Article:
The President of the United States
in the name of The Congress
takes pleasure in presenting the
Medal of Honor
CHARETTE, WILLIAM R.
Rank and organization: Hospital Corpsman
Third Class, U.S. Navy Medical Corpsman serving with a marine rifle company. Place and
date: Korea, 27 March 1953. Entered service at: Ludington, Michigan. Birth:
For conspicuous gallantry and intrepidity at the risk of his life above and beyond the
call of duty in action against enemy aggressor forces during the early morning hours.
Participating in a fierce encounter with a cleverly concealed and well-entrenched enemy
force occupying positions on a vital and bitterly contested outpost far in advance of the
main line of resistance, HC3c. Charette repeatedly and unhesitatingly moved about through
a murderous barrage of hostile small-arms and mortar fire to render assistance to his
wounded comrades. When an enemy grenade landed within a few feet of a marine he was
attending, he immediately threw himself upon the stricken man and absorbed the entire
concussion of the deadly missile with his body. Although sustaining painful facial wounds,
and undergoing shock from the intensity of the blast which ripped the helmet and medical
aid kit from his person, HC3c. Charette resourcefully improvised emergency bandages by
tearing off part of his clothing, and gallantly continued to administer medical aid to the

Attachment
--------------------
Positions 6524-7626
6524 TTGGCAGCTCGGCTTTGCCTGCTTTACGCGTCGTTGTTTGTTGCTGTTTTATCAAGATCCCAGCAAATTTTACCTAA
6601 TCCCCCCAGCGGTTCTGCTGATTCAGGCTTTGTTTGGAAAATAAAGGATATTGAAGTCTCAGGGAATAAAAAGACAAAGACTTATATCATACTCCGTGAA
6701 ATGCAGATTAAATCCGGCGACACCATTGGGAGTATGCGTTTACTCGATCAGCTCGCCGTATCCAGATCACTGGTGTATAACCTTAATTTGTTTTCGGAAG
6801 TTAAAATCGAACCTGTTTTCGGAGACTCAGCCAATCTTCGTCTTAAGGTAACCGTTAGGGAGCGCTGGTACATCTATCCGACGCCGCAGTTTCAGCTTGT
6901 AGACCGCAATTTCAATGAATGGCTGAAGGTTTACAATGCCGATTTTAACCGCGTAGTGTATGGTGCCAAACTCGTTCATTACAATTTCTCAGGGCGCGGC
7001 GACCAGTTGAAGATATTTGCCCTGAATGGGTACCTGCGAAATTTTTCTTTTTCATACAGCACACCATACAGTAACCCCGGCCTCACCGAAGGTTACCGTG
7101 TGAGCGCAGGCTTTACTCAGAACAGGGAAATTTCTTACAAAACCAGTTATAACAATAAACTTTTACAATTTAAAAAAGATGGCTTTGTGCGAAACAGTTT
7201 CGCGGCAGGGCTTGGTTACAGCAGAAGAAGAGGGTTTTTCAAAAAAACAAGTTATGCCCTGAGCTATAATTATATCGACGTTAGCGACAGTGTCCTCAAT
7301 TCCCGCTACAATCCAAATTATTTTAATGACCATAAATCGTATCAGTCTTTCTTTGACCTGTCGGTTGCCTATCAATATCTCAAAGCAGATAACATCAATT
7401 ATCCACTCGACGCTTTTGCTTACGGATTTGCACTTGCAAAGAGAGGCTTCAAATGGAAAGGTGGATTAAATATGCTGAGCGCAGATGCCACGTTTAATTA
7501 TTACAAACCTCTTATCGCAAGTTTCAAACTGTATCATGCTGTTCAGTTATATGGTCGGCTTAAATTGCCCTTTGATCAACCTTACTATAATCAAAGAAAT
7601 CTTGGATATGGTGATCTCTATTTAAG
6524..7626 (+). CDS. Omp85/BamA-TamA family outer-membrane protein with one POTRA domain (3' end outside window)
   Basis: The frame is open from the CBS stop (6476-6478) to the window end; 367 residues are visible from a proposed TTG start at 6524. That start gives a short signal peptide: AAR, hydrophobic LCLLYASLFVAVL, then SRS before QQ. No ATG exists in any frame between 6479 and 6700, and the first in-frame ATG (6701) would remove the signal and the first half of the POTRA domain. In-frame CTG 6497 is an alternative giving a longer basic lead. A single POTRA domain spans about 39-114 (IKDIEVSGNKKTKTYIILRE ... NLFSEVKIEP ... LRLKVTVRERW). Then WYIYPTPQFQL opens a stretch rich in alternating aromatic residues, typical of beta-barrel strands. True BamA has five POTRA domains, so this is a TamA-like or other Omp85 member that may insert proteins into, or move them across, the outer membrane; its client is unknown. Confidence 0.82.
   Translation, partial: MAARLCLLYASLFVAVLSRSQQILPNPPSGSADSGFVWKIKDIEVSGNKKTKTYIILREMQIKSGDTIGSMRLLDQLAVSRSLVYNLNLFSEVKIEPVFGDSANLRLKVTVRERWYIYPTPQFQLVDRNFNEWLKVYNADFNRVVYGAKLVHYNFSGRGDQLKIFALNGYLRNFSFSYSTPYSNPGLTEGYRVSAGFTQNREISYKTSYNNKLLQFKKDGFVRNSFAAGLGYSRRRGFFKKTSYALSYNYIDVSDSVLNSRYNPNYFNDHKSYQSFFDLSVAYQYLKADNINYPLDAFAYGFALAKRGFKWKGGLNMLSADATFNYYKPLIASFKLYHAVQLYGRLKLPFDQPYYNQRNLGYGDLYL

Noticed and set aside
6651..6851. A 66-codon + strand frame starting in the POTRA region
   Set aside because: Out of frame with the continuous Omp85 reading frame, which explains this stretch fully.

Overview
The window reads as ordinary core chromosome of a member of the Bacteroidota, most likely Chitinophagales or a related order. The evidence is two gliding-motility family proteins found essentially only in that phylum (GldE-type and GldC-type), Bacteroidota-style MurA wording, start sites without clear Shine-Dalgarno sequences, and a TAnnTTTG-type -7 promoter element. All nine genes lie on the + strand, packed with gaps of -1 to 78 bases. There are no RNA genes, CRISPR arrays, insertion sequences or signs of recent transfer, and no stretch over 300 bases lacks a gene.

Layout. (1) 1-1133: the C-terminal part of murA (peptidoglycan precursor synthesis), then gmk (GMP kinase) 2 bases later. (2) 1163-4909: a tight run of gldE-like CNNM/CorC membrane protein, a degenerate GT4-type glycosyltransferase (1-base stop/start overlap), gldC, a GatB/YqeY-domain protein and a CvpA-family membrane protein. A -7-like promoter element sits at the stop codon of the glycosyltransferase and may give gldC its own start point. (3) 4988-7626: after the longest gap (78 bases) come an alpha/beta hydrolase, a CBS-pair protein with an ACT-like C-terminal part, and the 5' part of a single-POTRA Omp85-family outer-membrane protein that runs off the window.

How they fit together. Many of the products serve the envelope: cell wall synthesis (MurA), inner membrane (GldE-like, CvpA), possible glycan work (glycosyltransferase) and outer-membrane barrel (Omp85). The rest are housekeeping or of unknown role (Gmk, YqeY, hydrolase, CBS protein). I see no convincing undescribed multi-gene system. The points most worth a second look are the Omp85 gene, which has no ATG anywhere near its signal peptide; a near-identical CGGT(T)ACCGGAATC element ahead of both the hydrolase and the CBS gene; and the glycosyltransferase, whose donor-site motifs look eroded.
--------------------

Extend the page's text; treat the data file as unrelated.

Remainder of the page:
wounded in his own unit and to those in adjacent platoon areas as well. Observing a
seriously wounded comrade whose armored vest had been torn from his body by the blast from
an exploding shell, he selflessly removed his own battle vest and placed it upon the
helpless man although fully aware of the added jeopardy to himself. Moving to the side of
another casualty who was suffering excruciating pain from a serious leg wound, HC3c.
Charette stood upright in the trench line and exposed himself to a deadly hail of enemy
fire in order to lend more effective aid to the victim and to alleviate his anguish while
being removed to a position of safety. By his indomitable courage and inspiring efforts in
behalf of his wounded comrades, HC3c. Charette was directly responsible for saving many
lives. His great personal valor reflects the highest credit upon himself and enhances the
finest traditions of the U.S. Naval Service.